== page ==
Since 2000, 33 New York state lawmakers have faced ethical or legal charges that range from criminal convictions to sexual stalking, Gannett Albany Bureau reported over the weekend.
And that’s just the legislators. The tally doesn’t count a state comptroller’s criminal conviction or a governor losing his office over a liaison with a prostitute. By one count, New York has had more public corruption convictions than any other state in the nation.
The scandals in the Legislature have ensnared 26 Democrats and seven Republicans. And those caught up in scandal have included white, black and Latino lawmakers from regions across the state.
To be sure, New York is far from alone in dealing with political scandal. New Jersey’s governor is caught up in a bizarre kerfuffle that started with a traffic jam; and a former governor of Virginia and his wife are facing a 14-count indictment over charges that they accepted loans and gifts in exchange for helping promote a company’s products.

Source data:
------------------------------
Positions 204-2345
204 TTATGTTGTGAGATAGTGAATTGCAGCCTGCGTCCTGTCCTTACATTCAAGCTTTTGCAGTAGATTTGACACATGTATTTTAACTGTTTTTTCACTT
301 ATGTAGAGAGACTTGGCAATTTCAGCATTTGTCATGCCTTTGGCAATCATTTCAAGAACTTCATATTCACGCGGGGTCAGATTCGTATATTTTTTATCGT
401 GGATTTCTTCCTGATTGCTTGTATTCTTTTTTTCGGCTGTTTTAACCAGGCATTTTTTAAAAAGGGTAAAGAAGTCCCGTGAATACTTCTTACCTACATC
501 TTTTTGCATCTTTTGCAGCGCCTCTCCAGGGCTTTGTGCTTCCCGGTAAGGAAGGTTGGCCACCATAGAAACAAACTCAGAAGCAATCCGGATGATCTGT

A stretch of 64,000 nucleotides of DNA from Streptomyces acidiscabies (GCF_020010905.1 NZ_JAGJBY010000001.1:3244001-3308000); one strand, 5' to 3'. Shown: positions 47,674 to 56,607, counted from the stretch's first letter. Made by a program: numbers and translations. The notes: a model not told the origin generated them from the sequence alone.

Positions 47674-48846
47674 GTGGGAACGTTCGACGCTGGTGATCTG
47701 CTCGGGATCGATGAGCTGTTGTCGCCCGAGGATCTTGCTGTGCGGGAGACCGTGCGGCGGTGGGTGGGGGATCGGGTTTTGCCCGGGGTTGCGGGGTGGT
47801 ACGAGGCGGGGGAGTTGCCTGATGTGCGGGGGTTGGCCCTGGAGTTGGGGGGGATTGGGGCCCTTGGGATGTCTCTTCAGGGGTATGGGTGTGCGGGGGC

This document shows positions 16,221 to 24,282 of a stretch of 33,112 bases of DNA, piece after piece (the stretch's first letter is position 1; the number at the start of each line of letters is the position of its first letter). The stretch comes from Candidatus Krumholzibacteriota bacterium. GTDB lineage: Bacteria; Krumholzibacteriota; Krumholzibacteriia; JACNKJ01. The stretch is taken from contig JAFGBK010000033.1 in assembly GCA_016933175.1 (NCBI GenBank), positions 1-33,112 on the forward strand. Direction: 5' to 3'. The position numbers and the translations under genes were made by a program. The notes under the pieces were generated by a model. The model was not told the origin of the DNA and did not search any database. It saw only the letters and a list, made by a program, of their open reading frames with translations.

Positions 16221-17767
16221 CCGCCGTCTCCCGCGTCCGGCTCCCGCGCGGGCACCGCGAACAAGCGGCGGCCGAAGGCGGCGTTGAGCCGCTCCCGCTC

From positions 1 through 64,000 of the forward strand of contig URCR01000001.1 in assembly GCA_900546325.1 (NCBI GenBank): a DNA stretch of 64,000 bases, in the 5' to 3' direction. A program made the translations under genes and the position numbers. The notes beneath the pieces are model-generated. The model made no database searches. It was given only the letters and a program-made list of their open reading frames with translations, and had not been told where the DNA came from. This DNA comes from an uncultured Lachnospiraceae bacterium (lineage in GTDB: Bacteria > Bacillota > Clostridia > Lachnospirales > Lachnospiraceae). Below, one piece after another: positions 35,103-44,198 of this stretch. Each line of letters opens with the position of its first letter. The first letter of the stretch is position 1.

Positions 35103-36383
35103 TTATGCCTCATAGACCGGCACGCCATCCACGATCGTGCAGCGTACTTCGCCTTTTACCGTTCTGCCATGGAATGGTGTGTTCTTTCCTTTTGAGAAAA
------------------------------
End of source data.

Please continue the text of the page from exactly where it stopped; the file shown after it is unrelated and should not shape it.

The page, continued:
New York lawmakers seem to have a penchant for getting into trouble. Explanations for this varied in interviews with lawmakers, ethics experts and longtime political observers of the Capitol.
The answers ranged from the simple human condition or to lawmakers and aides being in Albany for days away from their families. Others pointed to the lack of a tough, independent watchdog to keep an eye over one of the largest and most expensive state legislatures in the country.
“It’s the failure of Albany to create meaningful, ethics policing institutions that’s the big problem,” said Blair Horner, legislative director for the New York Public Interest Research Group, who has observed the Capitol for 30 years.